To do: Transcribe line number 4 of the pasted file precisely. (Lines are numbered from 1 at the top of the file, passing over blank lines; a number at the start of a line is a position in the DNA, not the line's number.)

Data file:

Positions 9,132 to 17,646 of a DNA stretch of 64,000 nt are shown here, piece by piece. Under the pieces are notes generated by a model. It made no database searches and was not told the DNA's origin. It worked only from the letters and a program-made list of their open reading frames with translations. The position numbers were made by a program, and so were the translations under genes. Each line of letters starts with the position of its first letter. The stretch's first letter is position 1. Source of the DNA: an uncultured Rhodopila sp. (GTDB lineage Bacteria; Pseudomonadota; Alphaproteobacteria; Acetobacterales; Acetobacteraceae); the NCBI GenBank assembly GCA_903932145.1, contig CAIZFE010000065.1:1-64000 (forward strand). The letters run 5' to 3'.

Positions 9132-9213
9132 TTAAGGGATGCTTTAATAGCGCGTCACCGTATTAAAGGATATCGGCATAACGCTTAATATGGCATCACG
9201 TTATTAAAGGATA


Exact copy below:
9201 TTATTAAAGGATA